Intentionally Changing an Aspect of Your Personality May Be Difficult Without Help
A new study suggests that trying to change an aspect of our personalities can be difficult, and in some cases, may even backfire.
While it’s well-established that personalities can change in response to life circumstances, researcher Erica Baranski from the University of Arizona wanted to find out if people can actively and intentionally change parts of their personalities at any given point simply because they desire to do so.
She and her colleagues looked at two groups of people: approximately 500 members of the general population who ranged in age from 19 to 82 and participated in the research online; and approximately 360 college students.
Both groups completed the 44-item “Big Five Inventory,” which measures five key personality traits: extroversion, conscientiousness, agreeableness, openness to experience and neuroticism, also referred to as emotional stability.
The participants were then asked whether they desired to change any aspect of their personality. If they answered yes, they were asked to write an open-ended description of what they wanted to change.
Across both groups, most participants said they wanted to increase extroversion, conscientiousness and emotional stability.
The students were surveyed again six months later, and the general population group was surveyed again a year later. Neither group had achieved the personality goals they set for themselves at the beginning of the study, and, in fact, some saw change in the opposite direction.
“In both samples, the desire to change at ‘time one’ did not predict actual change in the desired direction at all at ‘time two,'” said Baranski, a postdoctoral psychology researcher in the University of Arizona Institute on Place, Wellbeing & Performance. “In the general population sample, we didn’t find that personality change goals predicted any change in any direction.”
While the general population group showed no change in personality traits between the first and second rounds of data collection, the student group did show some changes; however, they were either in the opposite direction than desired or were for a different personality trait than the one they had wanted to change.
Specifically, college students who expressed the strongest desires to be more conscientious actually exhibited less conscientiousness six months later. This may be because those individuals exhibited low levels of conscientiousness to begin with, putting them at a disadvantage from the outset, Baranski said.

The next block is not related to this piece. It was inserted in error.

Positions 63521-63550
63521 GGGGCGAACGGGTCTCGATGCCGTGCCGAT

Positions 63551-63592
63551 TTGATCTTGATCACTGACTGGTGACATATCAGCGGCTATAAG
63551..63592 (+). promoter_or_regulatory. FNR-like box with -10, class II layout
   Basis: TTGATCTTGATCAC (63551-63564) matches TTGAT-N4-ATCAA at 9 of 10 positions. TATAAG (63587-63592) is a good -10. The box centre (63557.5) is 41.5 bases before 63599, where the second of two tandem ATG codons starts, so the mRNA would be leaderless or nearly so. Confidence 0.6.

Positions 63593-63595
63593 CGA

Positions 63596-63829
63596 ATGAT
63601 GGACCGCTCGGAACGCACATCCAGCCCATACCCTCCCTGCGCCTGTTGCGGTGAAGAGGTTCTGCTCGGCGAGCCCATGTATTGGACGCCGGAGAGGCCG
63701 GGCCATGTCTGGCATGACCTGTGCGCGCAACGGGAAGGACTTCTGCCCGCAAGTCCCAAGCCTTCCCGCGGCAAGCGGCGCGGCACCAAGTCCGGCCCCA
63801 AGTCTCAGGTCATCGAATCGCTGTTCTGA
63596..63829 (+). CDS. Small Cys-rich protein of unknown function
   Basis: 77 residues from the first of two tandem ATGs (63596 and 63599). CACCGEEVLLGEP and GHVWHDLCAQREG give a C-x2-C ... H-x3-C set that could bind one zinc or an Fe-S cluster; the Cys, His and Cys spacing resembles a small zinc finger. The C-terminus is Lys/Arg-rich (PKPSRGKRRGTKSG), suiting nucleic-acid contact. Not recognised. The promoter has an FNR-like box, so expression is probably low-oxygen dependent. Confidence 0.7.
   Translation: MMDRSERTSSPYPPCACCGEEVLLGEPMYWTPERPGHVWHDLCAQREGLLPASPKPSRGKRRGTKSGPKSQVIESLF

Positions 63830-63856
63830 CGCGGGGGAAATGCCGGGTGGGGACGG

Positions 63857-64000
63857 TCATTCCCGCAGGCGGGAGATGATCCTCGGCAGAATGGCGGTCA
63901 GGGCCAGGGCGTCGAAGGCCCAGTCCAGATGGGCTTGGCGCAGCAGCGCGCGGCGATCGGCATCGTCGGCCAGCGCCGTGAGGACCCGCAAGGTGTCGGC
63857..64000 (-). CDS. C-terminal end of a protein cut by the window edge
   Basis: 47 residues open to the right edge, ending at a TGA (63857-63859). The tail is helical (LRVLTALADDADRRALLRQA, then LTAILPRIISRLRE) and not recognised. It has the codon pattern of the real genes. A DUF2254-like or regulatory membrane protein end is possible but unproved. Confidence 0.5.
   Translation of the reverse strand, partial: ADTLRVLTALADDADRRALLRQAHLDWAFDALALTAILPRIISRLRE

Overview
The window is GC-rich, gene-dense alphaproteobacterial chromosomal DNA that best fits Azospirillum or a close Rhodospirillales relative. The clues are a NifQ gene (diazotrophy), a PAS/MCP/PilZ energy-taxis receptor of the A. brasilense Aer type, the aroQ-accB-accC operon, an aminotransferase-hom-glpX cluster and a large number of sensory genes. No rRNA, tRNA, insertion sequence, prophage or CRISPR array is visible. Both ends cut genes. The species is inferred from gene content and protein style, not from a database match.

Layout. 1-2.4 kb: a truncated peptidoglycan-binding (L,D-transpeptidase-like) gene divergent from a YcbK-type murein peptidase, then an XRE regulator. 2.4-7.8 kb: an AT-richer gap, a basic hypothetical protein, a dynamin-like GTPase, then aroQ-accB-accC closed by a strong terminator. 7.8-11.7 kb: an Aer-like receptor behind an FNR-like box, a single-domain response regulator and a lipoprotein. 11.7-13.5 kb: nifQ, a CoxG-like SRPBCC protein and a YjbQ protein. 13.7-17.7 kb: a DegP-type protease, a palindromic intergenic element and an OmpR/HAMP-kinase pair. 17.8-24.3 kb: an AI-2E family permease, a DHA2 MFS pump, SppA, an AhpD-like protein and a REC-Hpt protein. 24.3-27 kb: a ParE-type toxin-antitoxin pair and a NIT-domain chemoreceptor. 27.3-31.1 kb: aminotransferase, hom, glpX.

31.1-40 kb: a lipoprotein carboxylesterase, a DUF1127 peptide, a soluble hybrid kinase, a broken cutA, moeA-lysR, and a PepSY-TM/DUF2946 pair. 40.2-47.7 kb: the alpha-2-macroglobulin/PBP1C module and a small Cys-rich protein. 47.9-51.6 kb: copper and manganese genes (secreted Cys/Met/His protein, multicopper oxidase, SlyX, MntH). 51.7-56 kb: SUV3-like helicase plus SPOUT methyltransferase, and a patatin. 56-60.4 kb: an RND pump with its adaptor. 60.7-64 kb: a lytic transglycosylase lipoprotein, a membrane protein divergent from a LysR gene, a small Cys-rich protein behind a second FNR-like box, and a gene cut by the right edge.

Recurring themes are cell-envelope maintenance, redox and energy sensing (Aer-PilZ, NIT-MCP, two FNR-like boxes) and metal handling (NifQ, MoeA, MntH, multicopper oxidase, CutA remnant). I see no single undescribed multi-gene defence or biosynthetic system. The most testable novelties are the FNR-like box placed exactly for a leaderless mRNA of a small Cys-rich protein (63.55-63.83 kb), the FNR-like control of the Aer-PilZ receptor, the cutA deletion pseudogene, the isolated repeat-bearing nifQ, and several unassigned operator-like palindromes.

In addition, students who said they wanted to be more extroverted showed increases in agreeableness and emotional stability rather than extroversion in the follow-up. Baranski said that perhaps as part of their effort to become more social and extroverted, they actually focused on being friendlier and less socially anxious — behaviors more directly related to agreeability and emotional stability, respectively.
According to Baranski, college students may have experienced more change than the general population because they are in such a transformational period in their lives. Still, the changes they experienced didn’t align with the goals they set for themselves.
“College students are thrown into this new environment, and they may be unhappy and may look within selves to become happier and change some aspect of their personality,” Baranski said.
“But, meanwhile, there is a bombardment of other things that they’re told they need to achieve, like doing well in a class or choosing a major or getting an internship, and those goals might take precedence. Even though they know more sustained and introspective change might be better, the short-term effort is more attractive and more necessary in the moment.”
Overall, Baranski’s findings illustrate how difficult it can be for people to change aspects of their personality based on desire alone. That doesn’t mean people can’t make the changes they want. They just might need outside help doing so — from a professional, a friend or maybe even a mobile app reminding them of their goals, Baranski said.
“There is evidence in clinical psychology that therapeutic coaching leads to change in personality and behavior, and there is recent evidence that suggests that when there’s a lot of regular interaction with an experimenter, personality change is possible,” Baranski said. “But when individuals are left to their own devices, change may not be as likely.”
The findings are published in the Journal of Research in Personality.
Source: University of Arizona
Pedersen, T. (2020). Intentionally Changing an Aspect of Your Personality May Be Difficult Without Help. Psych Central. Retrieved on December 3, 2020, from https://psychcentral.com/news/2020/02/07/intentionally-changing-an-aspect-of-your-personality-may-be-difficult-without-help/153825.html